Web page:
Electrical Conductance
Quantum and Nuclear | Electricity and Magnetism

The effect of temperature on a thermistor

Practical Activity for 14-16 PRACTICAL PHYISCS

Class practical

This experiment, for advanced level students, shows that the current through a thermistor increases with temperature, as more charge carriers become available.

Apparatus and Materials

  • timer or clock
  • Leads, 4 mm
  • Crocodile clip holder
  • Thermometer -10°C to 110°C
  • Thermistor - negative temperature, coefficient, e.g. 100 ohm at 25°C (available from Rapid Electronics).
  • Power supply, 5 V, DC or four 1.5 V cells
  • Beaker, 250 ml
  • Kettle to provide hot water
  • Digital multimeter, used as a milliammeter
  • Heat-resistant mat
  • Power supply, low voltage, DC, continuously variable or stepped supply with rheostat (>1 A)

Health & Safety and Technical Notes

Read our standard health & safety guidance


A thermistor may be described as:

  • ntc negative temperature coefficient: its resistance decreases as the temperature increases
  • ptc positive temperature coefficient: its resistance increases as the temperature increases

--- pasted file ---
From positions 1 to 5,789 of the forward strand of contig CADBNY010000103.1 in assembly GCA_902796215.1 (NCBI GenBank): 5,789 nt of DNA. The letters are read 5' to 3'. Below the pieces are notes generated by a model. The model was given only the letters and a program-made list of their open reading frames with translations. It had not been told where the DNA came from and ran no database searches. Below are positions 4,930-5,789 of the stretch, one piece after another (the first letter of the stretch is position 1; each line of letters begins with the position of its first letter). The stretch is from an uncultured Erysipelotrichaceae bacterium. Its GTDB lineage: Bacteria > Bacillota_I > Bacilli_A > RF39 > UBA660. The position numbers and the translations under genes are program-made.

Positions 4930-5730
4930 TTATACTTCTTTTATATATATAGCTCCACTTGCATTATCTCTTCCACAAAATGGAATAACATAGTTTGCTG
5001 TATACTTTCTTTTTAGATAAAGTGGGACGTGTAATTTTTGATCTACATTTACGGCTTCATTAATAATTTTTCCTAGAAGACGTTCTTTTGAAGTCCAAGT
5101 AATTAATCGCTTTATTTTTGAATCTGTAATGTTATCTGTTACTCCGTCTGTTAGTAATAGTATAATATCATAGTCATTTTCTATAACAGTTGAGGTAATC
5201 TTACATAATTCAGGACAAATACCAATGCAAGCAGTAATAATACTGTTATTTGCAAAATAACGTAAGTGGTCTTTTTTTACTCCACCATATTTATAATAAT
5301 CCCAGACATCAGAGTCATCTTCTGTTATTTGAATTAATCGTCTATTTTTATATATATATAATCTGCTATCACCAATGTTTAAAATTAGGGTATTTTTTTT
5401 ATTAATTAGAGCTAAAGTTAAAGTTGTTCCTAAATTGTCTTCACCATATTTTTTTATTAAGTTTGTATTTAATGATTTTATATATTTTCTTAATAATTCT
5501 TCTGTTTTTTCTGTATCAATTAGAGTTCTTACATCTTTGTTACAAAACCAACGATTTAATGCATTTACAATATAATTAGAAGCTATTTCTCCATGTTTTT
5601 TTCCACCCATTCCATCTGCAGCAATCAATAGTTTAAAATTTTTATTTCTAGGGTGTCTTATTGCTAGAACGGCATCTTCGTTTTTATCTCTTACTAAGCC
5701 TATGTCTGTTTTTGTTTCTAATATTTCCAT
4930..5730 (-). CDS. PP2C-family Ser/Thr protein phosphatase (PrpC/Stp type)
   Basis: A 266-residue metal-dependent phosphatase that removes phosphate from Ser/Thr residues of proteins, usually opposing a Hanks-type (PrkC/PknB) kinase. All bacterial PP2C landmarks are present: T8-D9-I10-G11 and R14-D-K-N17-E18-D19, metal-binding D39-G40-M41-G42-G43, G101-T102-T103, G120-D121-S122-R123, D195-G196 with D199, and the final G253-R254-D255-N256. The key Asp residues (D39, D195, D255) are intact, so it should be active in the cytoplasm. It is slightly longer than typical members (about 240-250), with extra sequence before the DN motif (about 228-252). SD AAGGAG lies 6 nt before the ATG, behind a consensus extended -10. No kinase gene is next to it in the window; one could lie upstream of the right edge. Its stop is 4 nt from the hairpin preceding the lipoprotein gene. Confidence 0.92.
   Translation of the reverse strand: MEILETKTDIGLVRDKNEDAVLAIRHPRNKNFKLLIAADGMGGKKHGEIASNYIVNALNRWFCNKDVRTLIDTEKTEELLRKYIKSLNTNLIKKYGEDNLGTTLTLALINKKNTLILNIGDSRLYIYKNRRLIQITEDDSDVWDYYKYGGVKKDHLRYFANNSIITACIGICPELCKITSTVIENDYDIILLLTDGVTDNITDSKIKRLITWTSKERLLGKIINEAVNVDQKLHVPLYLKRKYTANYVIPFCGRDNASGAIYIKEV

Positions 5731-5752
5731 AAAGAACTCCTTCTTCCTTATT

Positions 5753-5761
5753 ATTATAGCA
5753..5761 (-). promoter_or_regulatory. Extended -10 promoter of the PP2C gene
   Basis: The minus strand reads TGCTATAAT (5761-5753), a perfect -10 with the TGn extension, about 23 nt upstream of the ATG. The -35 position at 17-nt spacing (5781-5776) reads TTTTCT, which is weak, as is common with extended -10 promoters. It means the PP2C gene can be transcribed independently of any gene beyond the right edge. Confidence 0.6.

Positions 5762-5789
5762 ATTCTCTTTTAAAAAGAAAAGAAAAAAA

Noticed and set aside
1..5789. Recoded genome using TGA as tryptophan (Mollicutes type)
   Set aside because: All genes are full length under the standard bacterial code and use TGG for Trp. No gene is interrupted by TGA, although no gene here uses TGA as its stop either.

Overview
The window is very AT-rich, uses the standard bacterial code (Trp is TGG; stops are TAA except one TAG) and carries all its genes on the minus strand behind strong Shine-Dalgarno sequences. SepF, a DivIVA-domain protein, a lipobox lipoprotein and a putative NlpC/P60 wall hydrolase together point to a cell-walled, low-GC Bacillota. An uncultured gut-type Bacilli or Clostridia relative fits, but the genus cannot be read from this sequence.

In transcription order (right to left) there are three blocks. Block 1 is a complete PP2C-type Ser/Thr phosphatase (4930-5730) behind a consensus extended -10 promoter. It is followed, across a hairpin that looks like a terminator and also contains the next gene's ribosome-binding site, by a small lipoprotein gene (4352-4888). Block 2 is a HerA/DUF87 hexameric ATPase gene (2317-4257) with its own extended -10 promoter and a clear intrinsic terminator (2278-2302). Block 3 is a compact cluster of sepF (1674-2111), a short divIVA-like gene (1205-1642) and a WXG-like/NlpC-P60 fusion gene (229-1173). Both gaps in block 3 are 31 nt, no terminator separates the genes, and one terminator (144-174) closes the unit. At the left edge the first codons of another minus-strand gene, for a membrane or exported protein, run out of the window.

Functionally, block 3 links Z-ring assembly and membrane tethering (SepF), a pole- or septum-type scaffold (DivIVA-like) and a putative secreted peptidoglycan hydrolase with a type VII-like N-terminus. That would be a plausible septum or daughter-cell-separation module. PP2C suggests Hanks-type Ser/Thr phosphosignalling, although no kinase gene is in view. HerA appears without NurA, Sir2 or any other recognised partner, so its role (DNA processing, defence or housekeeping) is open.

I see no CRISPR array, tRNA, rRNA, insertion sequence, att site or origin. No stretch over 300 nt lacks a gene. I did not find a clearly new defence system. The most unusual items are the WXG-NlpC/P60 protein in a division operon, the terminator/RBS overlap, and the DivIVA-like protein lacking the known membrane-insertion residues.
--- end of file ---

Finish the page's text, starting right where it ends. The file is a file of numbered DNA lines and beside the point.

If you have both types available, students may be interested in comparing them.

Procedure

  1. Set up the circuit as shown below.
  2. Pour boiling water into the beaker and take readings of the current through the thermistor as the temperature falls. Record the results.
  3. Analysis
  4. Plot a graph of current/ mA (y-axis) against temperature/ °C (x-axis).
  5. Assuming that the voltage is constant, describe how the conductance or resistance varies with temperature.

Teaching Notes

  • The thermistor is made from a mixture of metal oxides such as copper, manganese and nickel; it is a semiconductor. As the temperature of the thermistor rises, so does the conductance.
  • The increase in conductance is governed by the Boltzmann factor. Whether or not your students need to understand Boltzmann, they should be able to grasp that
  • as the temperature goes up, the resistance goes down
  • in this case, it happens because more charge carriers are released to engage in conduction.

This experiment comes from AS/A2 Advancing Physics. It has been re-written for this website by Lawrence Herklots, King Edward VI School, Southampton.

Electrical Conductance
appears in the relation G=1/R G=σA/L
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